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Services that promise to consolidate your digital movie collection in one place have come and gone over the years, so I was initially skeptical when I heard about Movies Anywhere, a new US-only service launched by Disney and other movie studios. However, after some preliminary testing of the service, I’m optimistic that Movies Anywhere stands a chance to become the first such service to catch on.

As reported by The Verge:

The big difference here is selection. Warner Bros., Universal, Sony Pictures, and Twentieth Century Fox have all signed on to Movies Anywhere. Along with Disney’s films, that gives the service a launch library of more than 7,300 titles.

Another differentiator with Movies Anywhere is platform support:

The promise of “buy once, watch anywhere” only works if a customer’s preferred device supports the service in question. The Movies Anywhere app will be available for iOS, Apple TV, Android, Android TV, Amazon Fire devices, and as part of Roku’s offerings. It will also support Chromecast, and titles will also [be] watchable through the service’s standalone website. And while apps for competing services have usually been clunky or awkward, the brief demo we saw of the Movies Anywhere app looked sleek and well-designed.

Movies Anywhere also gives customers the choice of where to buy their movies, though not without caveats on iOS.

Movies Anywhere will let customers browse for titles they’re interested in within the app itself, then allowing them to complete the purchase with their retailer of choice at the very end. (Android users will have the ability to purchase from Google Play, Amazon, or Vudu; those with Apple devices will only be able to purchase from iTunes, unless they head to a browser to purchase from a competitor directly.)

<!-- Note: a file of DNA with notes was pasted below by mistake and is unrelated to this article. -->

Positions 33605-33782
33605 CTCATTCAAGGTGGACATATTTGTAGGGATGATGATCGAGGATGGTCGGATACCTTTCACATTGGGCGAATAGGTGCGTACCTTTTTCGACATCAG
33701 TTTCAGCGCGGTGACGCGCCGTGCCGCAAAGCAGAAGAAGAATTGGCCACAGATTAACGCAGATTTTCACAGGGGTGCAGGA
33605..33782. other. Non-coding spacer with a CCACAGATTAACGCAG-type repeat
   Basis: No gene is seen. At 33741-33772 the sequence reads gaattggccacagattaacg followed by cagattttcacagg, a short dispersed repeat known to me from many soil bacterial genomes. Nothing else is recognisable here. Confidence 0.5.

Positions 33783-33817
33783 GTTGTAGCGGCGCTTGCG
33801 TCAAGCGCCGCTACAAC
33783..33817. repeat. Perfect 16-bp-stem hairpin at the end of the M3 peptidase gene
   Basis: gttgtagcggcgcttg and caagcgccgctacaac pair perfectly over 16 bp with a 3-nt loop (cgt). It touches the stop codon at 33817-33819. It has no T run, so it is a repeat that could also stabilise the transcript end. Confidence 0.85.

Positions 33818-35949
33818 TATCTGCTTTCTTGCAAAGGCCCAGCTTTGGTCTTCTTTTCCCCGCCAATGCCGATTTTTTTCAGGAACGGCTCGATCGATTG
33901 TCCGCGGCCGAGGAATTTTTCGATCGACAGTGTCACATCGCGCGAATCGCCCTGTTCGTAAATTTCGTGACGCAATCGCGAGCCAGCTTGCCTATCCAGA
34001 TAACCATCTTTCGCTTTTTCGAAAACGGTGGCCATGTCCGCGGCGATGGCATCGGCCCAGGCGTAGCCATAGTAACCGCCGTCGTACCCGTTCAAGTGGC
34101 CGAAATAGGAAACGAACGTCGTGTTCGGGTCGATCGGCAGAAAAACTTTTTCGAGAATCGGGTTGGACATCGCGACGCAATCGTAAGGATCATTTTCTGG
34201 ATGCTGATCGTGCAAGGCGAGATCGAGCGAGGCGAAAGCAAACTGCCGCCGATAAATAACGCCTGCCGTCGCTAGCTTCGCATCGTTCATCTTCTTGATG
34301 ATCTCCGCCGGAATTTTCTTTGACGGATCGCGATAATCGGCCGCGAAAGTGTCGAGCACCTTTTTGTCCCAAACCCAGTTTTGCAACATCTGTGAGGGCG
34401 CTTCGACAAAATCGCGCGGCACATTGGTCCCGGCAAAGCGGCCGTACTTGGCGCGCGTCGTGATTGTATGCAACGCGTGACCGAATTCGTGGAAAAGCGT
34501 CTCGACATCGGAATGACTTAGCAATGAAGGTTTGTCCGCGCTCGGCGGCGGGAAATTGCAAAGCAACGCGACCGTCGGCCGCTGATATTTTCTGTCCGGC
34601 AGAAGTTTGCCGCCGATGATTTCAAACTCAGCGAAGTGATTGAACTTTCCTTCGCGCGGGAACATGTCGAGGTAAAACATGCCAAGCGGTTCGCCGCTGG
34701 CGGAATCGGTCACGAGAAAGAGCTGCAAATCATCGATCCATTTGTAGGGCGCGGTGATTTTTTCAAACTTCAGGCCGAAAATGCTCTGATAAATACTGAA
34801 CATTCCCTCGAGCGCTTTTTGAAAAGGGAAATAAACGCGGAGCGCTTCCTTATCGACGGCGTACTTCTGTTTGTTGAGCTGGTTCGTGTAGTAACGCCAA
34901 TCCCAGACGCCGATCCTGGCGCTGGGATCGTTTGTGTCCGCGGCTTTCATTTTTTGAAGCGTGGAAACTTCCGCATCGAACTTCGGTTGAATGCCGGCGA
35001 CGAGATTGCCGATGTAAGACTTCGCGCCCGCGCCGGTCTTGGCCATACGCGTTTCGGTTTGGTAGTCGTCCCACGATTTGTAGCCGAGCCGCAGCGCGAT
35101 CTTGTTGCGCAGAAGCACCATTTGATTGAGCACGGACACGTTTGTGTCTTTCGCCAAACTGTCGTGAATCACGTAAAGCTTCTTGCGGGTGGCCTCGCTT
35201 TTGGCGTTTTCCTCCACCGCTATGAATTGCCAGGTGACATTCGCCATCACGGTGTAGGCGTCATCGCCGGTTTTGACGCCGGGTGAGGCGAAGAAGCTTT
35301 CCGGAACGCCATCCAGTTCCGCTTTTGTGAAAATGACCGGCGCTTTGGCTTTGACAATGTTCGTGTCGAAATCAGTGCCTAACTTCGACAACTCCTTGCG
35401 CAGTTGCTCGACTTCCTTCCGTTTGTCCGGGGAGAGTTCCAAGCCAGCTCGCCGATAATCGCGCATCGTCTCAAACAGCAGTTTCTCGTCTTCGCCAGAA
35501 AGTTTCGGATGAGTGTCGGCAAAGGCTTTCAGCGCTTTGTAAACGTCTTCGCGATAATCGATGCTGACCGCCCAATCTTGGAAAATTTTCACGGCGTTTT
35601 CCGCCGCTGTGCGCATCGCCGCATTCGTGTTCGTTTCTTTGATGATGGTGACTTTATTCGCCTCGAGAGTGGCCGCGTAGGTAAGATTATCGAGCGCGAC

I tried to purchase a movie from the Movies Anywhere iOS app and sure enough, the only option was to buy it from iTunes. The workaround is to log into the Movies Anywhere service in Safari or another web browser, which will present you with the full menu of purchasing options. One other limitation that affects all platforms is that Movies Anywhere does not tell you how much a movie costs on each service. If you’re looking for a bargain, you’ll have to follow the link to each service to see how much they charge.

In the limited time I’ve had to try Movies Anywhere, I’ve been impressed. Logging into iTunes and Amazon Prime Video was quick and easy, and the movies I own on both providers showed up almost instantly in the iOS app and on the Movies Anywhere website. Playback happens in the Movies Anywhere app in a player that supports subtitles, closed-captioning, AirPlay, chapters, 15-second skipping ahead and back, and the option to pick up where you left off or start over if you exit the player. If Movies Anywhere can continue to grow its library of titles, the promise of all your movies anywhere you want them may finally become a reality.

Movies Anywhere is available on the App Store (US only).

→ Source: theverge.com

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leonick
191 days ago
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What a wonderfully iron name. Movies Anywhere, so long as it is within the US.
Sweden
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Ringer Volume/Media Volume